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Can Fireworks Damage Mount Rushmore?
For Kent State University Professor of Geology Abdul Shakoor, Ph.D., studying the stability of Mount Rushmore, visited by nearly three million people each year, was a lifelong dream.
So, in 2013, with the help of his graduate student, Lindsay Poluga, the two of them reached out to the National Park Service to develop a research project and write a grant proposal. The $25,000 grant was awarded this past summer and Shakoor and Poluga traveled to Mount Rushmore, in the Black Hills of South Dakota, to study the effect of vibrations on the sculptures associated with the annual Fourth of July fireworks exhibit.
The National Park Service has not had fireworks set off for the Fourth of July celebrations since 2009 due to the fire hazard caused by the mountain pine beetle infestation.
“They (National Park Service) are interested to find out if future firework activity will cause any damage over a long period of time,” Shakoor said. “Mount Rushmore is one of the most dramatic and widely recognized features in the world and the structural integrity of its famous Presidential sculptures is of utmost importance.”
The researchers mapped and characterized fractures in and around Mount Rushmore and collected granite, pegmatite and schist rock samples that they are currently testing in the Engineering Geology lab in McGilvrey Hall on the Kent Campus.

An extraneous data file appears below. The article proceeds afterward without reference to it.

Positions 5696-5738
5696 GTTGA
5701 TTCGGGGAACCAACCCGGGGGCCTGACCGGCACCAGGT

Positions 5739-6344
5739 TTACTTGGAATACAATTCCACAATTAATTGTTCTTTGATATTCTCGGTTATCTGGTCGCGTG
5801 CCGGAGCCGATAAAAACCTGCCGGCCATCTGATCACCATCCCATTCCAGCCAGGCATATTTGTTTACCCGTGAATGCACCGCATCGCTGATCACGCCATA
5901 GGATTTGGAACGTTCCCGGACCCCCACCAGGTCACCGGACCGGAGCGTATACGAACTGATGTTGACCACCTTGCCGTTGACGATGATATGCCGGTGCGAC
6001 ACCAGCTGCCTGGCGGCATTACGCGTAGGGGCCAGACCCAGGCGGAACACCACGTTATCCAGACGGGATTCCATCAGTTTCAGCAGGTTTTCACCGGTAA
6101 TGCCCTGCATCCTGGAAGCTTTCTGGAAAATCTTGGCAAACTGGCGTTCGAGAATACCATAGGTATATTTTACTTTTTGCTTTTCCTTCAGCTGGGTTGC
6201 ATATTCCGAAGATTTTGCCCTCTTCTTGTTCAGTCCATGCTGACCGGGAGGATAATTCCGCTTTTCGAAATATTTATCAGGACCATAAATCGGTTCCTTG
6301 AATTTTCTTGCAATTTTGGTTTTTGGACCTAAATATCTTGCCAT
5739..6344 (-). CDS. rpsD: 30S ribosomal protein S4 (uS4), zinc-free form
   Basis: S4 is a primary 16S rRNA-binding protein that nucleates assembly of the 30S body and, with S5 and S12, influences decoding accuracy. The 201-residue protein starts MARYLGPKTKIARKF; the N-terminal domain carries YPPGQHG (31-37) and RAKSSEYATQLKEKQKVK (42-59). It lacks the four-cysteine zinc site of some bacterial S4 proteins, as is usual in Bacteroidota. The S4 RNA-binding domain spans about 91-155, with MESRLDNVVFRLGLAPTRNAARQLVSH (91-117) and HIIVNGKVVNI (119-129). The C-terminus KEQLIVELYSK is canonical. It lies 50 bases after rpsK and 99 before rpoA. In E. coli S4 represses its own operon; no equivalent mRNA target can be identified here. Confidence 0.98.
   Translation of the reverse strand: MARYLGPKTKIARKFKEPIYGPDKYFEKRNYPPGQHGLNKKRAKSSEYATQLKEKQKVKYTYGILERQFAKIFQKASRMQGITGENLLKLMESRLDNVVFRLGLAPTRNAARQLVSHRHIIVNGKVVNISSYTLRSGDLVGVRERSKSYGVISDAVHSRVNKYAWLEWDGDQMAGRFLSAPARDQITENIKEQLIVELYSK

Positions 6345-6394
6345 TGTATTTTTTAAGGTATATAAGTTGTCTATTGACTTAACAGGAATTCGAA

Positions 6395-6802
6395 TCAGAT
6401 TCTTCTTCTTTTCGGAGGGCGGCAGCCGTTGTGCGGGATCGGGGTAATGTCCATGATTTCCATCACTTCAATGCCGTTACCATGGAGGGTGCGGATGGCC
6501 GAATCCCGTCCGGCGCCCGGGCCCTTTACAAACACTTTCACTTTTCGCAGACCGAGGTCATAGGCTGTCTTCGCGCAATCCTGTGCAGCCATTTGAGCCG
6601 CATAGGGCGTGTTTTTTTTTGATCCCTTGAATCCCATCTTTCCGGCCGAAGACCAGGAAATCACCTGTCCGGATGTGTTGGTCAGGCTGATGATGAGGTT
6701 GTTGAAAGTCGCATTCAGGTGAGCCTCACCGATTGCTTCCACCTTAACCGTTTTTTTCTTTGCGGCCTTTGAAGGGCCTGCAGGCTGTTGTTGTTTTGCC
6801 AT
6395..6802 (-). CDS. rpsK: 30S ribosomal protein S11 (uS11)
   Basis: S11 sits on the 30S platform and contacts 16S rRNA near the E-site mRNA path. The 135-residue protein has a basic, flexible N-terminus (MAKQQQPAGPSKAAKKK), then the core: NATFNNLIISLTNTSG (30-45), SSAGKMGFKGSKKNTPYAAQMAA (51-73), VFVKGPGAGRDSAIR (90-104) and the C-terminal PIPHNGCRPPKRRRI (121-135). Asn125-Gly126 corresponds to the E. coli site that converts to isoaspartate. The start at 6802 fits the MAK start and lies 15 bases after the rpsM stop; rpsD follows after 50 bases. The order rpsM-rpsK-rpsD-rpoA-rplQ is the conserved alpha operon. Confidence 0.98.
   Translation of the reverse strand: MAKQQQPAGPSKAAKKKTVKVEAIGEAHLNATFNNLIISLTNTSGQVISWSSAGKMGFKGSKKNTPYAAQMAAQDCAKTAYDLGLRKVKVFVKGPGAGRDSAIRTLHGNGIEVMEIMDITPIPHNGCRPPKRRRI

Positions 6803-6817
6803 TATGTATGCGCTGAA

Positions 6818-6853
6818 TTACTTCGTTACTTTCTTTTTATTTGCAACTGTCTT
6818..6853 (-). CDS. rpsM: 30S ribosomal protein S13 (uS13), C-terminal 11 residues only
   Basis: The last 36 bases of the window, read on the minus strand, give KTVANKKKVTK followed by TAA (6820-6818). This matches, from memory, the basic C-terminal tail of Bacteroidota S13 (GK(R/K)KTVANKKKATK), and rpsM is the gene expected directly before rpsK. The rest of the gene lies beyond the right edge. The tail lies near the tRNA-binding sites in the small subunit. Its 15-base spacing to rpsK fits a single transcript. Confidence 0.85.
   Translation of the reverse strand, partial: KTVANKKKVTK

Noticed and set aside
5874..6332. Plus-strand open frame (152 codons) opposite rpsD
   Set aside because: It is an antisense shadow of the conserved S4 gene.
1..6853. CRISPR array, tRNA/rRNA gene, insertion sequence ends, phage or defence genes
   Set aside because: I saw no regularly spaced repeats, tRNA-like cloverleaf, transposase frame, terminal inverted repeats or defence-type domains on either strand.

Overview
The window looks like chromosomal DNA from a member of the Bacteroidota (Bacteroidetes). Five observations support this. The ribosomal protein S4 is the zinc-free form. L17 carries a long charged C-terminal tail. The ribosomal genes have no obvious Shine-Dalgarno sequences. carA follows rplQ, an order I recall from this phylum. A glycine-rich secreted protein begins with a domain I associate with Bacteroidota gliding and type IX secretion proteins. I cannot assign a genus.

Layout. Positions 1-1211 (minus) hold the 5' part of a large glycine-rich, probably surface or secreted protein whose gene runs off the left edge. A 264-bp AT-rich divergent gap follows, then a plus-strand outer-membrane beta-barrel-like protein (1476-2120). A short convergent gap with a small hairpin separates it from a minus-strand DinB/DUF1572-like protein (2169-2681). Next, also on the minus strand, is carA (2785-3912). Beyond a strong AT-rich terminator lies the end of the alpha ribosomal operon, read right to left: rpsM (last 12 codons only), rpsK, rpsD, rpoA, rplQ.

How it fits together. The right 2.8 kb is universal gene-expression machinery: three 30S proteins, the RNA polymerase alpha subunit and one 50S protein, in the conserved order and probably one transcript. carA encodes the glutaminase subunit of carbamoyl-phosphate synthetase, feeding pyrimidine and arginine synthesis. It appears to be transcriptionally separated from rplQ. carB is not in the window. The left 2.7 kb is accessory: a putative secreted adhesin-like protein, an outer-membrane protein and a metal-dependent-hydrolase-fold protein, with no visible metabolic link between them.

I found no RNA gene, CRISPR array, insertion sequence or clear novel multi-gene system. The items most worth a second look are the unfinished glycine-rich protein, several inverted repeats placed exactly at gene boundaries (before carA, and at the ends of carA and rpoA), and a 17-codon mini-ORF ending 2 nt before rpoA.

“Although the air blast frequency and vibrations produced by the annual fireworks may be low, it is possible that accumulated movements along natural fractures in the sculpture may result from cyclic effects,” Shakoor said. “It is also possible that if multiple fireworks blasts simultaneously went off in the air, the resultant air blast may produce vibrations sufficient to cause movement on the fractures present in and around the monument.”
The researchers will process light detection and ranging (LiDAR) data to study the orientation of the fractures on the sculptures themselves and their influence on the overall stability of the monument. Data from the rock block monitoring system, installed by the National Park Service in 1998, will also be analyzed to determine if there are movements along the fractures during any previous Fourth of July fireworks celebrations. They will also be looking at temperature fluctuations and its effects.
“If I can obtain access to the data from the National Park Service, I would like to see if I can observe any change in the pattern of the shifting along the discontinuities during the days when fireworks were set off compared to the days when fireworks were not set off,” Poluga said.
To learn more about the Mount Rushmore National Monument, visit: www.nps.gov/moru.
To learn more about Department of Geology in Kent State’s College of Arts and Sciences, visit: http://www.kent.edu/geology.
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Kent State Geology at Mount Rushmore — Poluga/Shakoor
Kent State University graduate student Lindsay Poluga and Professor of Geology Abdul Shakoor use the Brunton compass to take discontinuity measurements at Mount Rushmore. (Photo credit: Dr. Eric Bilderback)
Kent State Geology at Mount Rushmore — Group Shot
Pictured from left to right is Yonathan Admassu, assistant professor at James Madison University and a Kent State University alumnus; Lindsay Poluga, geology master’s student at Kent State; Abdul Shakoor, Kent State professor and principal Investigator; and Bruce Weisman, integrated resource program manager for the National Park Service. (Photo credit: Dr. Eric Bilderback)